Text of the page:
The Income-tax Officer held that the entire sum of Rs. 50,258 was a remittance of profit. In appeal, the Appellate Assistant Commissioner took the view that only Rs. 43,151 represented profits earned at the Cairo branch during the four years ending October 20, 1938, and consequently the sum of Rs. 43,151 only out of Rs. 50,258 should be treated as a remittance of profits. The substantial point of complaint before the Income-tax Appellate Tribunal was that in assessing the income, profits and gains of the Cairo branch for the four years in question, the entire sum of Rs. 1,59,558 - the total expenditure - should have been deducted and not merely a sum of Rs. 1,24,685 expenditure admissible under section 10 (2) of the Income-tax Act. The Tribunal reached the conclusion that in the computation of the net income for income-tax purposes only those expenses could be taken into consideration which were admissible under the Income-tax Act, and as the expenditure was made before the profits were determined, it was open to argument that inadmissible expenses might have been met out of capital. Dissatisfied with the decision of the Tribunal the assessee made an application for reference of the question of law arising out of the order of the Tribunal to this Court. Hence this reference.

In order to appreciate the controversy between the parties, it is necessary to bear in mind the terms of Section 4 of the Income-tax Act, as it stood before the amendment of 1939. That section, so far as it is material for the purposes of this reference, is as follows :-

'4 (1) Save as hereinafter provided, this Act shall apply to all income, profits or gains, as described or comprised in Section 6, from whatever source derived, accruing or arising, or received in British India or deemed under the provisions of this Act to accrue, or arise, or to be received in British India.

(2) Income, profits and gains accruing or arising without British India to a person resident in British India shall, if they are received in or brought into British India, be deemed to have accrued or arisen in British India and to be income, profits and gains of the year in which they are so received or brought, notwithstanding the fact that they did not so accrue or arise in that year................'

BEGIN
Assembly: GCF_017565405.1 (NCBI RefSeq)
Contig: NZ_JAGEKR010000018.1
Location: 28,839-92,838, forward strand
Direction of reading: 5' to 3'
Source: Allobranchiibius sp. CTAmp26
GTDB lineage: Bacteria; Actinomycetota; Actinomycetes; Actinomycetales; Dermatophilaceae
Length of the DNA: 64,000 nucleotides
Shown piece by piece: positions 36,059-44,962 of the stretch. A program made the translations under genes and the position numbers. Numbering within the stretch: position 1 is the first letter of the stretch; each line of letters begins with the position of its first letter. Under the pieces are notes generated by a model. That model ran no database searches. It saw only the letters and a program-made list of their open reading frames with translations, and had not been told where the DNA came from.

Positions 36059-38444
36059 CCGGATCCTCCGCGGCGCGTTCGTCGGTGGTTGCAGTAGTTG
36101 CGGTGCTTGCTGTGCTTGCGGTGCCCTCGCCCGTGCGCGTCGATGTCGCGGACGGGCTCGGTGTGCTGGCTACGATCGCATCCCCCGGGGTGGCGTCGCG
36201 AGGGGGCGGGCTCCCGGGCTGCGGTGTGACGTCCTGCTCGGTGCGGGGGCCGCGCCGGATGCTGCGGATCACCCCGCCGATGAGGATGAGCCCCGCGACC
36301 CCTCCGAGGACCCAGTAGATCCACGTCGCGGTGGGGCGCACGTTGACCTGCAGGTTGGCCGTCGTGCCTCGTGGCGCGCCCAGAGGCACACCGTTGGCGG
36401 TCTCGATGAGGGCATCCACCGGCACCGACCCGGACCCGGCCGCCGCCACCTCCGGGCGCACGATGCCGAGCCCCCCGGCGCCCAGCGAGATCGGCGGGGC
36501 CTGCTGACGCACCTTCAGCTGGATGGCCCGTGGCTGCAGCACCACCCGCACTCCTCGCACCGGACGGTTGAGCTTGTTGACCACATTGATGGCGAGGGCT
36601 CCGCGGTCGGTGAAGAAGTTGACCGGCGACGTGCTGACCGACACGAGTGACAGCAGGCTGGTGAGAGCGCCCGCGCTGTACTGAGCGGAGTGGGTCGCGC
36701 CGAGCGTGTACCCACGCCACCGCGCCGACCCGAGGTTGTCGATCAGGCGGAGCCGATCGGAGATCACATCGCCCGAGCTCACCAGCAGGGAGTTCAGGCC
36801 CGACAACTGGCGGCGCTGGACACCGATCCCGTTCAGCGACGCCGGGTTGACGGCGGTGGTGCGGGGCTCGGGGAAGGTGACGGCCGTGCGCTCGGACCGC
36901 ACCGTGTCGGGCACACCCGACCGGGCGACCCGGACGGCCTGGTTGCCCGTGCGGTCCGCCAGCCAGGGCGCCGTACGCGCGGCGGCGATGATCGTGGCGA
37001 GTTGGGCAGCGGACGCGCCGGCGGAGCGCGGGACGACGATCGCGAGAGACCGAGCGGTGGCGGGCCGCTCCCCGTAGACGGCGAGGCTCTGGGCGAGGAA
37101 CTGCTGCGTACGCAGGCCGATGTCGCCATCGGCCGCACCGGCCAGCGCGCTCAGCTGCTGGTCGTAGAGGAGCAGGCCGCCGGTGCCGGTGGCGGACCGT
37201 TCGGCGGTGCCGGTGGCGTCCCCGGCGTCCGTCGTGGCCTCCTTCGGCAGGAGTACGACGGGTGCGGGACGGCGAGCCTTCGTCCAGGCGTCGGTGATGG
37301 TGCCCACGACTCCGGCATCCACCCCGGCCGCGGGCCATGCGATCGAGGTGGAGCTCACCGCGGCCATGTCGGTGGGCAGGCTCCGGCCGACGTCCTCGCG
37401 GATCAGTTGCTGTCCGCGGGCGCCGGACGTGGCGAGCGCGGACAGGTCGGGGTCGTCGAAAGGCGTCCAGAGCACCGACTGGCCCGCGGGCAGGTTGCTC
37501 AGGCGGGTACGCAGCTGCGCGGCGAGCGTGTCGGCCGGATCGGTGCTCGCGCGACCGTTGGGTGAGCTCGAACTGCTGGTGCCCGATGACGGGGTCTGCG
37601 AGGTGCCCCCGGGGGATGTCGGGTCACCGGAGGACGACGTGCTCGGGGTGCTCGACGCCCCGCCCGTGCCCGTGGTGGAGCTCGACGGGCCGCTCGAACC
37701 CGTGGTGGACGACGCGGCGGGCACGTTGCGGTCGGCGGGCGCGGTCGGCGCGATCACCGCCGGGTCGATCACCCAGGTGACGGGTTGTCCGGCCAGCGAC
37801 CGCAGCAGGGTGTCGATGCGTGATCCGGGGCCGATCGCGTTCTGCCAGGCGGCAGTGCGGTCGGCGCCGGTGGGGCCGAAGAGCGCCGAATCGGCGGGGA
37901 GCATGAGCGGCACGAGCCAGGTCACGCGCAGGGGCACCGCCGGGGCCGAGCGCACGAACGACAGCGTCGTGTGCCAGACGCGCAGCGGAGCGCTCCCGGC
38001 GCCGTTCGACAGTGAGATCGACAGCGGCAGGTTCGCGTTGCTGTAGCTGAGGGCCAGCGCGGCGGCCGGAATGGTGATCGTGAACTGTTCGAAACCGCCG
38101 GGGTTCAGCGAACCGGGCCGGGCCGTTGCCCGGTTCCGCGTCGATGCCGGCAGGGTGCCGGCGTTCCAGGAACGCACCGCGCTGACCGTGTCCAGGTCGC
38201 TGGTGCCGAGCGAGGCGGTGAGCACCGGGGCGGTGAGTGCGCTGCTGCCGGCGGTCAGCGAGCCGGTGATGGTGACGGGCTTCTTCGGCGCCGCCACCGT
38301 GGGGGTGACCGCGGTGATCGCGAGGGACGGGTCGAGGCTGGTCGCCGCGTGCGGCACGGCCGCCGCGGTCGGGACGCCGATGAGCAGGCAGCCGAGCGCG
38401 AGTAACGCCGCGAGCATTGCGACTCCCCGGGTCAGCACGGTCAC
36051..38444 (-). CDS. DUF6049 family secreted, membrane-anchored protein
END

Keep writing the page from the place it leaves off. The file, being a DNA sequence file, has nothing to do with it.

It is clear from the language of sub-section (2) that it is a 'deeming' provision and it means that income, profits and gains which have accrued or arisen without British India to a person resident in British India shall be treated as having accrued or arisen in British India, provided they are received in or brought into British India. There is no question that the sum of Rs. 50,258 was brought into British India. The only question, therefore, is whether this sum represents income, profits and gains which accrued or arose to the assessee at Cairo. It is manifest from the language used in sub-section (1) that the Income-tax Act shall apply to 'income, profits or gains, as described or comprised in Section 6.' In other words, only such income, profits and gains attract income-tax as have been computed in the manner provided in Sections 7 to 12. As we are concerned with income under the head 'business,' profits and gains have to be computed in accordance with Section 10 and it is obvious that only those allowances which are mentioned in sub-section (2) of Section 10 can be deducted in the computation of the profits and gains chargeable to income-tax. Thus the question as to what was the income, profits or gains made by the Cairo branch which attracted income-tax can be answered by stating that only the sum of Rs. 1,24,685 could be deducted from the trade receipts.